In 2011 I completed an internship at the National Gallery of Victoria assisting the Curator of Indigenous Art (Judith Ryan) with research related to acquisition. Also in 2011 I was chosen as a participant in the Wesfarmer’s Indigenous Arts Leadership Program at the National Gallery of Australia. In 2013 I was selected to join an international study tour of the world's leading universities through the Charlie Perkins Trust / Aurora Travelling Scholars. In 2014 I graduated with an Arts Degree from Monash University with a double major in History and Australian Indigenous Studies.
In my past life in the Performing Arts I worked as an actor, producer, writer, director, publicist and workshop facilitator and was a founding member and Artistic Director of the Tamarama Rock Surfers Theatre Company, opening the iconic Old Fitzroy Theatre in 1997. As an Actor I worked with many companies including the Tamarama Rock Surfers, Sydney Theatre Company, Pork Chop Productions, Brink Theatre Company, Legs on the Wall and The Australian Theatre for Young People. I have been directly and indirectly involved in the Arts sector for over 20 years.
Ms Bronwyn Johnson
Bronwyn Johnson is one of Melbourne’s leading arts producers. She has produced major street theatre and performance art programs for the Melbourne International Festival for the Arts, the opening of the Southgate cultural precinct, the Green Mill Dance Project before developing the not for profit Melbourne Art Fair into one of the leading visual art events of the Asia Pacific from 1996 to 2012. This approach to the arts transcends disciplines and brings artists to the broader public in socially, politically and environmentally engaged contexts. Most recently, Bronwyn as Executive Director of CLIMARTE co-produced ART+CLIMATE=CHANGE 2015 and 2017 festivals with CLIMARTE’s founder and CEO Guy Abrahams. CLIMARTE was awarded the 2015 City of Melbourne’s Melbourne Award for contribution to community sustainability. Bronwyn Johnson is a joint editor, with Guy Abrahams, and Kelly Gellatly, Director of The Ian Potter Museum of Art at The University of Melbourne of the recent Melbourne University Press publication ART+CLIMATE=CHANGE (June 2016).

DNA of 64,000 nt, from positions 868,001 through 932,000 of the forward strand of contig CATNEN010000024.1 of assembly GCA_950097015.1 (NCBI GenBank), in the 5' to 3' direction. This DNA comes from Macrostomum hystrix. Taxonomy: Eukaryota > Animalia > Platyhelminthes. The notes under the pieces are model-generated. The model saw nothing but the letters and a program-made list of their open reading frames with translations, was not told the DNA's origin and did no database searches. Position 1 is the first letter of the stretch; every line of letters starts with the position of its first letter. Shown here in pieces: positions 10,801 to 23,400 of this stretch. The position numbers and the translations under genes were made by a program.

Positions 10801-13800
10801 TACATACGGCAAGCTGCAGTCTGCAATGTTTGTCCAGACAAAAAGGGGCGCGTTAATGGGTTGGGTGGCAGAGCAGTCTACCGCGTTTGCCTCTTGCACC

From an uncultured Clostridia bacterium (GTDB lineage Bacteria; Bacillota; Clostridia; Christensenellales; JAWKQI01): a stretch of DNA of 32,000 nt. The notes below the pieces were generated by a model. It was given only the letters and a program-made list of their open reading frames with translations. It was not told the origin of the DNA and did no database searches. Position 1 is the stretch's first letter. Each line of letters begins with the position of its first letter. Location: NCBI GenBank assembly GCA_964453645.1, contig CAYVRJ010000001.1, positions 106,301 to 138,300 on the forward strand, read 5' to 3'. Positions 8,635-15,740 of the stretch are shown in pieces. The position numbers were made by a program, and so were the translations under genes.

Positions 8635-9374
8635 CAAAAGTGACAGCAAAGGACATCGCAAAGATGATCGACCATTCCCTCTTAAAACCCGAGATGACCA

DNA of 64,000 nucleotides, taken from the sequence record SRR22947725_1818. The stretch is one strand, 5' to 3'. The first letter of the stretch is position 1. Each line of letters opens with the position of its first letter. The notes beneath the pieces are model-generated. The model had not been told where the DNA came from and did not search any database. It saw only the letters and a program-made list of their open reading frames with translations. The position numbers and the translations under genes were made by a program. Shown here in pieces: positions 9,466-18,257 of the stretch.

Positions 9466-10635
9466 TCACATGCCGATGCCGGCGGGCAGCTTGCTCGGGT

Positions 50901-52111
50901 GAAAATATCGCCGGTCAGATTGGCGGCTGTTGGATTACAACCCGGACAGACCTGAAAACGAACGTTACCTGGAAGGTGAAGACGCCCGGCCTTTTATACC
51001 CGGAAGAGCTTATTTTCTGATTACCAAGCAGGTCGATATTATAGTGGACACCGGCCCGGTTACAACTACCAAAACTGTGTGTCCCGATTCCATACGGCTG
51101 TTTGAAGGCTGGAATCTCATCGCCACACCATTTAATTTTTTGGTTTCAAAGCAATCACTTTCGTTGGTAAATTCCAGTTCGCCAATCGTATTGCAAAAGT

Bronwyn Johnson is a former Peer of the Australia Council, former Board member of Melbourne Fringe and the Australian Tapestry Workshop.
Bronwyn is currently a Board Member of CLIMARTE and the President of Arts Project Australia a supported contemporary art studio and gallery for artists with intellectual disabilities based in Northcote.
Ms Sari Braithwaite
Sari Braithwaite is a research assistant who has had appointments at ANU,University of Sydney, University of Melbourne, ACU, and La Trobe University. She has worked on a number of large-scale ARC projects: with Professor Ann Curthoys on The British Empire, Indigenous Peoples, and Self-government for the Australian Colonies, Professor Jane Lydon on the Aboriginal Visual Histories Project.
She has worked in the history of social welfare in Victoria with Dr. Nell Musgrove. Most recently, she has been a research assistant for Dr. Kate Wright the ARC project Childhood Maltreatment and Late Modernity: Public inquiries, social justice and education
Collaborators and Advisors
The Art Gallery of Ballarat
Mr Roger Butler, Curator of Australian Prints, National Gallery of Australia,
Gregory Lehman, University of Tasmania
Professor Jane Lydon, University of Western Australia